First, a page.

TOMBSTONE, Ariz. (KGUN9-TV) - Mary Black was a go-getter, a perfectionist and her years of working on a ranch made her one tough gal.
"It was nothing to see Mary driving her tractor up and down the main street of St. David to go from one pasture to the next," says family friend Lisa O'Brian.
Her family calls her a pioneer and says she passed on her years of rodeo experience to younger generations.
"Mom made the difference and those kids all have successful lives because of all the opportunities that my mom and dad were involved in," says Mary Black's daughter Mary Ann Black.
The family says the entire county knew Mary as a leader.
Cochise County Sheriff Mark Dannels said in a statement that "Our thoughts and prayers are with the family during this time of extraordinary sorrow..." and that Mary Black was "a woman who has been a beacon for so many people in our county."
And the family says all of those people were ready and willing to help find her.
"You'd of had 100 horses out there and 100 people looking for her if they'd let us do that," said O'Brian.
Mary Black left her St. David home on November 24, with no food, water or money. Six days later, a hunter found her abandoned Ford Explorer near Arizona City.
It took search and rescue teams another week to find her body in a brushy area about a mile from her vehicle.
While the family still mourns, they're also asking questions about the search effort. They say law enforcement wasted time.
"It became quite evident that there's a serious lack of communication and cooperation between the law agencies," said Mary Ann Black.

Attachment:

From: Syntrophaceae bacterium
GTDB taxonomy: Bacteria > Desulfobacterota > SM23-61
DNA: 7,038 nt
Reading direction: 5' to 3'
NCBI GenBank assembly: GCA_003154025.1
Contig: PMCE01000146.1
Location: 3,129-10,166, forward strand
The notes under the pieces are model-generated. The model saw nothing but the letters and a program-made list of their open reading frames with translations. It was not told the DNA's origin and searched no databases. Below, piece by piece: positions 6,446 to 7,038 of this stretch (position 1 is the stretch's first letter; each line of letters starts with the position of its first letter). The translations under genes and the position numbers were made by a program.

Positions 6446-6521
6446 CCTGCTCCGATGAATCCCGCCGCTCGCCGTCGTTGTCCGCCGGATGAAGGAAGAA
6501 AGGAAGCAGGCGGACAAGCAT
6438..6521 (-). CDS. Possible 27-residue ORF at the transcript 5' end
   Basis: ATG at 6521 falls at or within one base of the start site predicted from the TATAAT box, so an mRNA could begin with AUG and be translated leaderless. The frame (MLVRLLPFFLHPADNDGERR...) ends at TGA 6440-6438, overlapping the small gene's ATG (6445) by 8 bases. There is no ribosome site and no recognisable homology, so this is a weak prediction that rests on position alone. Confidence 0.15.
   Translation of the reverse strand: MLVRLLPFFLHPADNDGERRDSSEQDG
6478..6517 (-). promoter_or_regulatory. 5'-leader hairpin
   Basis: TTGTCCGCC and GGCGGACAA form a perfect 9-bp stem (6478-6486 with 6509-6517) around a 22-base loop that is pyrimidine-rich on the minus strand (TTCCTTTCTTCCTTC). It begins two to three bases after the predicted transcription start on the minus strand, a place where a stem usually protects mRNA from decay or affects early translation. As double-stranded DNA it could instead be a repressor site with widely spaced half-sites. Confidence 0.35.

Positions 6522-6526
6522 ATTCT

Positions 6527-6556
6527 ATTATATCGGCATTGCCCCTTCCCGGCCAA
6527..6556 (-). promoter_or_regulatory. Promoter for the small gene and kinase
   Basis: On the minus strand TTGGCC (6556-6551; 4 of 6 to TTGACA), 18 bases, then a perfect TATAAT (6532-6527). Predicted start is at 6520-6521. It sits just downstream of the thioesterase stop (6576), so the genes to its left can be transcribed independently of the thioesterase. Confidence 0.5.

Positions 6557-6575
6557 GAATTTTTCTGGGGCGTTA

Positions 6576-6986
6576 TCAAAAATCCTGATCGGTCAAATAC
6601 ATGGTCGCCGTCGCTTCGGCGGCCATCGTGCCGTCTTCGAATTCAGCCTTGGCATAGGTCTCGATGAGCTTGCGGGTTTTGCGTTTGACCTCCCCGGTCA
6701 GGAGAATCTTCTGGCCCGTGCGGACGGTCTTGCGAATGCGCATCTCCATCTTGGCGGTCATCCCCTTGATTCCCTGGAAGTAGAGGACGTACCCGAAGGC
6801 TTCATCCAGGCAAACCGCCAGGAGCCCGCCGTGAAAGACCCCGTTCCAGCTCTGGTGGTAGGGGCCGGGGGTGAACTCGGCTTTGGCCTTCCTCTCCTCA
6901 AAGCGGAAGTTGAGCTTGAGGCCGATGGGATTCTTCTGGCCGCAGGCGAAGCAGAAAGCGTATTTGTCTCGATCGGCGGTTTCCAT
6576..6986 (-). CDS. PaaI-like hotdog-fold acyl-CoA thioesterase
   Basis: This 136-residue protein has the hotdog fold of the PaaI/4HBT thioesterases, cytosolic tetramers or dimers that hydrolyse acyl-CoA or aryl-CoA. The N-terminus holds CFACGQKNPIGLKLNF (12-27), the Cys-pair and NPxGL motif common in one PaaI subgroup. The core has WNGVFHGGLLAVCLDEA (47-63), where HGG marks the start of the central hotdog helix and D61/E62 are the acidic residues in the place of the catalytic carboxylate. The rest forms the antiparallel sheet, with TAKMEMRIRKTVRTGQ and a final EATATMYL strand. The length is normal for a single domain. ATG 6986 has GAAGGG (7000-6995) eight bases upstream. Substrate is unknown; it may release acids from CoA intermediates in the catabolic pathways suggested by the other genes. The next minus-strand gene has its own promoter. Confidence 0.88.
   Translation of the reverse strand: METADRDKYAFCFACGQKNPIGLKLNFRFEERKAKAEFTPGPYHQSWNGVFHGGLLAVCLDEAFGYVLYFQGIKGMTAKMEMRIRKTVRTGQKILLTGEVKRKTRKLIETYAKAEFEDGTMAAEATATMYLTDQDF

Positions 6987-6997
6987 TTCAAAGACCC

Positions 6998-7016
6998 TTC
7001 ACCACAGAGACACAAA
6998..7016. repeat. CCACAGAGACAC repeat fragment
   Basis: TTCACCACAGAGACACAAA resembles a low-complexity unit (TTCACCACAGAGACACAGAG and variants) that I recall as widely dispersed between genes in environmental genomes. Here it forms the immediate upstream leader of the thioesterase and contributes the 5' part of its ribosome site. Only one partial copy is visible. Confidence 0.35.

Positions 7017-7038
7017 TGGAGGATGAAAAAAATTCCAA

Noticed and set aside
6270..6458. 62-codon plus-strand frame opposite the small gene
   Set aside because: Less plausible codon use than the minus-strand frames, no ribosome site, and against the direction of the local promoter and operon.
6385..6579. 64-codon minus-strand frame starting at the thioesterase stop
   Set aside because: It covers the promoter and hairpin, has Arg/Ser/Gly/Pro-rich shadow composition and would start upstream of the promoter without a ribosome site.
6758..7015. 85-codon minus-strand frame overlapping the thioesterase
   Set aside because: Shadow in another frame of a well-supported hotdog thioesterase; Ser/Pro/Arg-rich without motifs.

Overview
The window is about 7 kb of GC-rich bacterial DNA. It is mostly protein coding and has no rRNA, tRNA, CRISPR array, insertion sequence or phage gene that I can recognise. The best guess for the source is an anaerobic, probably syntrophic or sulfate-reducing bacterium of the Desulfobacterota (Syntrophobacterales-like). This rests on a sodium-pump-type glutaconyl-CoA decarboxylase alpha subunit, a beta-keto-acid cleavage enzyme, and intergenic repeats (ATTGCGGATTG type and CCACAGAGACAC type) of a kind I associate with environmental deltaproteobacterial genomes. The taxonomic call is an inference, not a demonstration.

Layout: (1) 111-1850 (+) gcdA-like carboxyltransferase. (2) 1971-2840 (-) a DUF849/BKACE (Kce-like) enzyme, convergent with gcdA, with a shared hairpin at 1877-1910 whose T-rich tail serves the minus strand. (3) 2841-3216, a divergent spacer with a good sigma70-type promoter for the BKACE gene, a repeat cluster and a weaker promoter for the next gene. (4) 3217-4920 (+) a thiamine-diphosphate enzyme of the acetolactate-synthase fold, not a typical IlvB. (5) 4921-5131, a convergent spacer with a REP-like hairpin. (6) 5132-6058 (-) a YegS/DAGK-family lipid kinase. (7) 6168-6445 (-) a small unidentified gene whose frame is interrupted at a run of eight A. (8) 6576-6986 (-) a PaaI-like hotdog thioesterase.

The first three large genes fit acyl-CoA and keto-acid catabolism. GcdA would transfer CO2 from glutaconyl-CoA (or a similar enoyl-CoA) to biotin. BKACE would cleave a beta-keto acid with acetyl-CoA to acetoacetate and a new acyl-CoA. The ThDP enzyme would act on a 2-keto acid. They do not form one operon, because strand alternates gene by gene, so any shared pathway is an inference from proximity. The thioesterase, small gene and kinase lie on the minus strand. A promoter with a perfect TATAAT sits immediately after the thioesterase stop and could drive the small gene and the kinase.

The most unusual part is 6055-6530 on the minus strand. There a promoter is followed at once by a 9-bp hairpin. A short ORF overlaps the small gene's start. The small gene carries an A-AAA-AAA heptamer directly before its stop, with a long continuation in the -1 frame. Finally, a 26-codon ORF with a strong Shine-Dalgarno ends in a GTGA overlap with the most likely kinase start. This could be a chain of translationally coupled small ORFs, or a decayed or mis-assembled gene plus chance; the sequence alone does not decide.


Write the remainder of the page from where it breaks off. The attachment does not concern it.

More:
According to the family, law enforcement told them they had certain leads showing Mary Black headed northwest toward Picacho right away, including a 911 call the day she went missing and a law enforcement agency spotting her vehicle earlier in the week. But 9 On Your Side has not yet confirmed these leads with authorities.
"If we had gotten those leads right away, and been able to act on them, we would have got Mom," said Mary Ann Black.
The family says they do not suspect foul play and have no doubt in their mind that their mother could have handled driving through those dirt roads.
Search and rescue teams found a set of footprints leading from her vehicle, but can not say yet whether they belonged to Mary.
"There are still some other questions that need to be answered," said Sgt. Jason Dowdy, search and rescue supervisor for the Pima County Sheriff's Department.
The Cochise County Sheriff's Office is handling the investigation and the Pima County Medical Examiner will perform the autopsy.
But as far as the family is concerned, they just want something to change so this never happens again.
"It should never happen to another family," said O'Brian. "To go through what we've gone through."